Thursday, February 21, 2008

Temporarily Libertarian

Recently I joined the Libertarian party long enough to sign a petition attempting to add the Libertarian candidate to the upcoming Congressional elections. In a few weeks, assuming I remember to fill out the paper work, I will resume my lonely status as an independent.

To be perfectly honest, I have always regarded Libertarians as a little crazy. This inspite of the fact that I actually agree, in a general sense, with their laisse faire approach to government and personal responsibility. Even so, I think their policies ultimately require a faith in the capacity of humankind to restrain itself, a religion whose orthodoxy I consider suspect.

One may fairly ask, then, why I would sponsor this particular candidate. The answer is really quite simple, but yet not entirely what would be expected. It is true that I believe in the importance of choices. I think people should be allowed the widest range of options, and with the documented advantage incumbents already have in the political process, it falls to us as ordinary citizens to keep things honest. Thus, I would likely have done the same thing for any prospective candidate who had asked, so long as I was not actually opposed to their positions.

However, more than a dedication towards some vague notion of the value of choices, the fact is I am at heart a contrarian. Nothing bothers me more than that something, anything, should pass without opposition. Whether this is a virtue or a vice has yet to be completely figured out, yet I cannot deny this deep and abiding opposition to certainty.

Tuesday, February 19, 2008

Even so quickly may one catch the plague?

I think it perhaps ill-advised to draft the following post, but it is my hope that finished words may, in their certainty, provide definition and dimension to my dilemma, and therefore make of it a lesser matter.

This weekend at Dundracon I met a woman. Although encountering a person of the female persuasion at a gaming convention is no longer exactly the banner headline it may have been ten or so years ago, still it must be said that the hobby is, if not dominated, at least held quite securely in the hands of men. Nonetheless, it was not for gender, but rather character (by which I mean, in perhaps the single instance wherein the clarification would be necessary, her nature) that calls her still to mind.

She was, or rather I suppose must be "is", as I doubt her favorable qualities are of such brief duration, a remarkably interesting individual. Over the six hours she played in my event, I found her to be intelligent, engaging, and though perhaps a shallow observation it may be, attractive to distraction. One may entertain the odds of encountering a beautiful, clever, and lively woman with a love of Shakespeare, experience with the epee, and interest in gaming, but I think it safe to say it would be an exercise in the unlikely.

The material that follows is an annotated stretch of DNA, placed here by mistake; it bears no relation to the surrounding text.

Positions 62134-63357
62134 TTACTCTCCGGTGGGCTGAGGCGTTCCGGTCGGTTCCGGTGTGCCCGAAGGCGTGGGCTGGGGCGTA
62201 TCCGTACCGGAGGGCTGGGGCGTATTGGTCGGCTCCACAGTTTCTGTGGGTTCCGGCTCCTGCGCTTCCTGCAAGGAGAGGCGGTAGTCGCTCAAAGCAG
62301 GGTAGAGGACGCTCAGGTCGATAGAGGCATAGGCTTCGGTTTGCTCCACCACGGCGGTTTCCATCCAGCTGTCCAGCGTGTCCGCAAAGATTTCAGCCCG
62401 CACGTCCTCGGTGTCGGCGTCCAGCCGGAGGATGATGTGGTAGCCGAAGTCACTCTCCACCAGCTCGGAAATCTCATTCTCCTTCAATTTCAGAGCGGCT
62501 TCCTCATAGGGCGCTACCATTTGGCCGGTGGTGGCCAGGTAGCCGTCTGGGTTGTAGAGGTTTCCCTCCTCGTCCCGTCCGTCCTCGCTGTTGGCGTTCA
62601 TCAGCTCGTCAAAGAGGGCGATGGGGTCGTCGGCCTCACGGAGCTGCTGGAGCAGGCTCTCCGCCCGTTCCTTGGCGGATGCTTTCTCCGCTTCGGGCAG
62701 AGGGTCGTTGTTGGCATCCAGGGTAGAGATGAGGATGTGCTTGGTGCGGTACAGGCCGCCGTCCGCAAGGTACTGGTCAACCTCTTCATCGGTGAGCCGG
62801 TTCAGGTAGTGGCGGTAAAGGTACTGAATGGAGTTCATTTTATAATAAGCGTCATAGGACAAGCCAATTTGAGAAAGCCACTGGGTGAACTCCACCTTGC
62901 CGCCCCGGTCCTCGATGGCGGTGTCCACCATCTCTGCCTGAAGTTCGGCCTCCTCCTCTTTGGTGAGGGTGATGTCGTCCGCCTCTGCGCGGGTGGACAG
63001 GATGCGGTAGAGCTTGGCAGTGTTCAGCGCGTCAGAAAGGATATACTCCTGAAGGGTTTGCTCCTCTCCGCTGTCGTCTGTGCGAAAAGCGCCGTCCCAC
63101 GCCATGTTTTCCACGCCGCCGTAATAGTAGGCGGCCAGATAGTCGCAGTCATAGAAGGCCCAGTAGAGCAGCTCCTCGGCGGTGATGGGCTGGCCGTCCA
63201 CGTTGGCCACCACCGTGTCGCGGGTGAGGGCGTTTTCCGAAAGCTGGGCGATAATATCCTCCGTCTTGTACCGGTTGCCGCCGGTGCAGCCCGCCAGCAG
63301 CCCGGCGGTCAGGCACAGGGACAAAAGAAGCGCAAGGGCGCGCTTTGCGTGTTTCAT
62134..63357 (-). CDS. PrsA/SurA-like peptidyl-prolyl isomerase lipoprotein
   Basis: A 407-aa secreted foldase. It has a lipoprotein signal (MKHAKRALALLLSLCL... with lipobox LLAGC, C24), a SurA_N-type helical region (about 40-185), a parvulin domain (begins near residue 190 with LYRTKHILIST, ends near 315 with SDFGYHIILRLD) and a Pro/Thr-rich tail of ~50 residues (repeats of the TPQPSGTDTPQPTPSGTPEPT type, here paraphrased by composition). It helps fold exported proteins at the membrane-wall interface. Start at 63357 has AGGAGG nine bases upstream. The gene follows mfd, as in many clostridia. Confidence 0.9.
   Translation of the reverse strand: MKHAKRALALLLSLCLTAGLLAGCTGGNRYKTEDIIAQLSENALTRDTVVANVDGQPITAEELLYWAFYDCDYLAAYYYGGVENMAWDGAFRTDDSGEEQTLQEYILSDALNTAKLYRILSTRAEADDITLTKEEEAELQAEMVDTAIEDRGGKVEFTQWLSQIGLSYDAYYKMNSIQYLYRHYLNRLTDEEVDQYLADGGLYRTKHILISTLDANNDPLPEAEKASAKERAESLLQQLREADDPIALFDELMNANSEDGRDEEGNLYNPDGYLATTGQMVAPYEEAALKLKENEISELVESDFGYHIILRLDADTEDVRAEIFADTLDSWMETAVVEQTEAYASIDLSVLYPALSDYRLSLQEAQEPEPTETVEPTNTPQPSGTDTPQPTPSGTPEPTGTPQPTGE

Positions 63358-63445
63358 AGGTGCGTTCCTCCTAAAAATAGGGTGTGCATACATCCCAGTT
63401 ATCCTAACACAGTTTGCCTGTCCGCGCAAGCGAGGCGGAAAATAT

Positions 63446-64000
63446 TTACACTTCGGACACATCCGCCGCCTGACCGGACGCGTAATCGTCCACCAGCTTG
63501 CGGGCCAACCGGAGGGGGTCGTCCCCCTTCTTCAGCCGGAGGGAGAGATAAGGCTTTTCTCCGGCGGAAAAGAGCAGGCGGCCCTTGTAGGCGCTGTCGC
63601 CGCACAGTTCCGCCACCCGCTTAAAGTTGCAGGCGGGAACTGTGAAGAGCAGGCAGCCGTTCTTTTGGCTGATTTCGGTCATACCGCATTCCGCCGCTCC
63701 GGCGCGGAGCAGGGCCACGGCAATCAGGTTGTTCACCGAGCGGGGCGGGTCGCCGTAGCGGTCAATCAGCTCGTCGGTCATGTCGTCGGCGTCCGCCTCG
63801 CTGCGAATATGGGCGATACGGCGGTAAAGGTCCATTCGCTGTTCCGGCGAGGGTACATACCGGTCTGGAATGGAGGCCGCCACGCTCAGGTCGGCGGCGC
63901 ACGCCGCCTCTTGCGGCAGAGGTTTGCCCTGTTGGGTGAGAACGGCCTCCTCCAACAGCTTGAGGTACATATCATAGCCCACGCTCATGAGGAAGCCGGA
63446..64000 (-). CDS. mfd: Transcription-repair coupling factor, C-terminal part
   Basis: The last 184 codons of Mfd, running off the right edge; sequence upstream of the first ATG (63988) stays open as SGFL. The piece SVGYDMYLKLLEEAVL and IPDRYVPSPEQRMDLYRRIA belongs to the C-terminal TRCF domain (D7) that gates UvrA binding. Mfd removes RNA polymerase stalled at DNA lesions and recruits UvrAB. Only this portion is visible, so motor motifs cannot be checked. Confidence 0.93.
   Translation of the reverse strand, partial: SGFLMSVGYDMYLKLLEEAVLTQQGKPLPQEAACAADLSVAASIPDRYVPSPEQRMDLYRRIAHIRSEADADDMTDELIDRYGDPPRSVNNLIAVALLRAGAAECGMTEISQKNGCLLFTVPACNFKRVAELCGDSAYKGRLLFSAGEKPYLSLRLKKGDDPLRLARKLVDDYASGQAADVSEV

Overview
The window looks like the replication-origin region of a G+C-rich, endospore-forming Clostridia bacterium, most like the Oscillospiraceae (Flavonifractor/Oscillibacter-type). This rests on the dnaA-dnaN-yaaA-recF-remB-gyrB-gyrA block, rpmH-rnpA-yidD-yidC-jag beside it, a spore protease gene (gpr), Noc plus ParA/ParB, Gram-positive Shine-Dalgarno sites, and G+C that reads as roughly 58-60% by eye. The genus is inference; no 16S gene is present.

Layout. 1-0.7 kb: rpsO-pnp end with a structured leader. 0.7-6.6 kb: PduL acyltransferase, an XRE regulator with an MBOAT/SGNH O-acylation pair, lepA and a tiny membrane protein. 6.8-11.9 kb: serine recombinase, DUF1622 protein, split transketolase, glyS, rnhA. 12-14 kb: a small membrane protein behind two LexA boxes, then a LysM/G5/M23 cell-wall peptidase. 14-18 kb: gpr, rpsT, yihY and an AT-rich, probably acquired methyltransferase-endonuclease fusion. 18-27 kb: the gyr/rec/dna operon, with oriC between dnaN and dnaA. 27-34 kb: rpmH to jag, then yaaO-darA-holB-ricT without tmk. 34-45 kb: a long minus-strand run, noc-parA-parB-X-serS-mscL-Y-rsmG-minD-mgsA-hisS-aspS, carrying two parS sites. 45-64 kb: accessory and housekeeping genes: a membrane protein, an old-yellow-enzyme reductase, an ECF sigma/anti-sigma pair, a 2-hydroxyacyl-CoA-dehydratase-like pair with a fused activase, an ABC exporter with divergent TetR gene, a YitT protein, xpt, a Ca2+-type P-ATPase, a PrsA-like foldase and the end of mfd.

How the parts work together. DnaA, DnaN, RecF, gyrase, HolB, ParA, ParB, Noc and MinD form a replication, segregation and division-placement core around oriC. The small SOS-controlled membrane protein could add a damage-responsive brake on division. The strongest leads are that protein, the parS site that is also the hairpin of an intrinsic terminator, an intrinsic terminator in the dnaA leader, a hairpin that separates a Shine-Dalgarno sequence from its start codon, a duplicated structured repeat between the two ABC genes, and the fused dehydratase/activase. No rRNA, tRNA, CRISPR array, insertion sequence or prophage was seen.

Given my luck, perhaps it would be even impossible that such a specifically favorable combination should have occured, were it not for one other descriptor that served to balance the karmic scales.


To say that is simply the nature of life seems a little unsatisfying, as I'm stting here writing this in the middle of the night rather than catching up on sleep no doubt shows. Right now infatuation rules the mind, and other concerns must orbit the periphery. Fortunately, in my experience this sickness will run its course in a week or so, and provided the source remains distant, re-infection is unlikely. Given long enough, a month maybe, time will even produce a more or less permanent vaccine against this particular strain.

Which brings me, conveniently, to my other problem. As would be appropriate for such a commendable person, her husband was also a man of admirable integrities. Gaming is a social event, and the quality of the experience hinges upon the interaction of the players. Although any six people can sit at a table and crawl through a dungeon, when you get the right line-up the experience can be almost transcendent. It may seem odd to speak of something many people no doubt picture as little more than a collection of nerdy stereotypes (and certainly many of those would be accurate), but a great game is really just a collection of great conversations. Every thing else is window dressing.

Unfortunately, truly memorable gaming sessions are as rare as they are enjoyable, and in that much depends on the players. Rarely do I meet people I think I'd have a really great time with, and as fate would have it, my little mental distraction and her good husband fit the bill. They even have a gaming group that meets with some regularity and, through some fit of insanity, invited me to join.

Although I am undeniably interested in playing, and at the convention I even already accepted, I think it might be better to just decline. It's not so much that I fear anything untoward would ever happen (if you had ever seen me, you wouldn't be worried about that either for, though like all men I have my favorable natures, there is little in me to endanger a happy home), or that I think passion will make the experience of gaming with them unbearable. In actuality, I expect this little infatuation to run its course in a few weeks. Even still, for the time being at least, I think it best to avoid her.